This isn’t as easy as it sounds. As a parent and as a manager, we often want to step in for a variety of reasons—to save time, to save others trouble, to make sure it’s done the “right” way. But one of the things that separates a great parent and manager from the good ones is the ability to know when to step in and when to step back.
Provide too much guidance and you risk micromanaging and squashing creativity. People stop thinking for themselves—because they feel their opinion isn’t valued anyway. They start performing on auto-pilot. They do exactly what they’re asked to do—which may sound good, but has consequences. They don’t ask for clarification or question whether there’s a better way to do something. This leads to mistakes and decreased innovation.
Provide too little guidance and you risk people not knowing where to begin or taking too much liberty and going down the wrong path. The context, parameters and resources you share when giving a task or project to someone gives them important inputs and guidance that are essential to driving towards the right solution at the right pace. Without it, people can be lost at sea.
So how much guidance is the right amount? There is no magic formula. It’s more of an art. I find that there are a few great analogies that can help us figure out this art. Think of an amazing musician, dance company or sport team. How did those performers and players reach their optimal performance as a group? It was a blend of instruction (teaching the proper moves and technique through demonstration), practice (they actually had to perform the moves, both individually and as a group), and feedback specific to their performance.
You hopefully can think of some examples of teachers and coaches that do that well—they provide just the right amount of guidance—and have unleashed the power of an award or trophy winning team.
Now, apply this to your family and your work team. Think of yourself as an award winning coach or teacher that has the power of unleashing the potential of your team. When presented with the opportunity to step in or step back, ask yourself what the award-winning coach or teacher would do:
- Make sure you’ve given the right amount of context. People can perform better if they know a bit of the “backstory” as to why they’re doing something. A dance company isn’t just taught each move in the technical sense, but they are given the broader story of the entire performance and the suggested emotion that the specific move is intended to convey. A sports player isn’t just given the specific play to execute, but is also given the context of what the rest of the team will be doing, and the motivation for picking that play out of the playbook.
- Make sure that you’ve given out any parameters or restrictions. Games are played within the context of league rules. Stage performances are limited by the size of the stage and the technical specifications of the venue. At work and at home, a specific task or project is usually limited by budget, time, and resources. Don’t assume that people know those limitations. Confirm that they do, and clarify any confusion before they begin.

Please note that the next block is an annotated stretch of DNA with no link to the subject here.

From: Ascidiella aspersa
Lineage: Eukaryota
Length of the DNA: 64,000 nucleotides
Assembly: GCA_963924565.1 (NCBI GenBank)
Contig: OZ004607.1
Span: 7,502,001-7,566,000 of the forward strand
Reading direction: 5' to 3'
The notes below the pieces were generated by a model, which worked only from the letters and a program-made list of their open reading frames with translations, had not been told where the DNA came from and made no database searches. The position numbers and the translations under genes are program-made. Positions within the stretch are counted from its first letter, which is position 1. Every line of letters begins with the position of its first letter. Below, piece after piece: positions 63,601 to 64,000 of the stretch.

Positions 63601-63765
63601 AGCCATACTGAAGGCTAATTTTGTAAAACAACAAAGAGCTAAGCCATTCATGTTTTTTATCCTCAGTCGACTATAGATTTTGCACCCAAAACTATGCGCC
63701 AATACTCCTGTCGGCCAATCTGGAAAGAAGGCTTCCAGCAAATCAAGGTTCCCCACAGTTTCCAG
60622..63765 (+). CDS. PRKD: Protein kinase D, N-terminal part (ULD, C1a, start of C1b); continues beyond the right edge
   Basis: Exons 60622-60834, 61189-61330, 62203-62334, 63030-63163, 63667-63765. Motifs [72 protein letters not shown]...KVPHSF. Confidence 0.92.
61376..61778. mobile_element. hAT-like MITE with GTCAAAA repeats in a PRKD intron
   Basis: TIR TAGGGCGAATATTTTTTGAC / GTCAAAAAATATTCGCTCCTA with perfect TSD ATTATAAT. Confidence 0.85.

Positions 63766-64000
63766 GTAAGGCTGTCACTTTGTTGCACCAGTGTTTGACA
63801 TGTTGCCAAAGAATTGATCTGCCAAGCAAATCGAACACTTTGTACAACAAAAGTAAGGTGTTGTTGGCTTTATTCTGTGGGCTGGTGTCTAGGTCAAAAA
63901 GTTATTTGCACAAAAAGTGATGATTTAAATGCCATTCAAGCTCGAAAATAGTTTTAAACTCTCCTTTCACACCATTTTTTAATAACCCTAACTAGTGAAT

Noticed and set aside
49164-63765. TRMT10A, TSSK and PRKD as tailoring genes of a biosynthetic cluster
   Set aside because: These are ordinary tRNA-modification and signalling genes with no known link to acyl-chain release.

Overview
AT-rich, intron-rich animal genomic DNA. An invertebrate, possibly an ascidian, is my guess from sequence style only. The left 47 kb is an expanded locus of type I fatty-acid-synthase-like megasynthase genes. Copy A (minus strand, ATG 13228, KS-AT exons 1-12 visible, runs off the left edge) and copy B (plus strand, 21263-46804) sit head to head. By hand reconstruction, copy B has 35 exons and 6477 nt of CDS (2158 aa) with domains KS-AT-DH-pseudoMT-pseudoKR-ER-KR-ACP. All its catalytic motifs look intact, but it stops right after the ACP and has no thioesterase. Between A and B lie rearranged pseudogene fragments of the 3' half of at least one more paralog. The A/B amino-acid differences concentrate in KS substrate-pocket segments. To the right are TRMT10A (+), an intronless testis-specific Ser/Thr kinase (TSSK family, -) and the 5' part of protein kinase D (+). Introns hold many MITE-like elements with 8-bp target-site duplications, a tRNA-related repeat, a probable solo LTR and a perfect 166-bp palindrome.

- Tell people that they have some creative freedom. This may sound obvious, but some people need this permission. In general, people want to please, and they will often default to doing what they think will make you happy—which could mean doing what they think you would do in the situation. This doesn’t always empower them to be creative. Giving them the simple reminder and encouragement that you believe in them and want them to apply their unique perspective and creativity gives them a freedom to think outside your box.
- Resist the urge to give a prescription. If people ask you what they should do, kindly tell them you’re intentionally not telling them—and remind them that you believe in their ability to figure it out. As a parent, this is especially hard, but essential to your kids personal development. If we protect our kids and give them the answer all the time, we’re doing them a great disservice. Sometimes they have to figure things out on their own—even if it means making a few mistakes.
- Check-in periodically to give feedback. Just as a coach or teacher watches many of the practices and rehearsals, so you should observe and check in with your team. This important step gives you a chance to course correct if needed, provide additional context and parameters that you have forgotten or that may have come up after your initial discussion, and to give your team additional feedback and encouragement. The quickest way to deflate your team is for you to wait until the end to check in with them and then tell them that everything they worked on was wrong. Proactive check-ins prevent this disaster from happening.
- Ask them to explain the end result. Don’t just take the deliverable or result as it is and interpret it for yourself. While often said sarcastically, the “what were you thinking?” phrase offers up a really important opportunity for teaching. Even when people get the “right answer” or a positive outcome, knowing the thought path that got them there can provide important insight. Not only can you provide feedback and deeper insight, but you might also learn some new and powerful perspectives, techniques and tools!
- Celebrate the outcome. Whether it’s good or bad, celebrate the effort everyone put into the outcome. If it’s bad, discuss what they’ve learned and applaud them for their courage. If it’s good—still ask what they would do differently next time. This important step reinforces your desire to let them shine for their own talents and creativity and reinforces your belief in them. Important side note—make sure you celebrate in a way that’s meaningful to them, not necessarily how you would prefer to celebrate.
Let me know how these tips work for you—and if you have any others to share. Go ahead coach, win that championship and own the stage!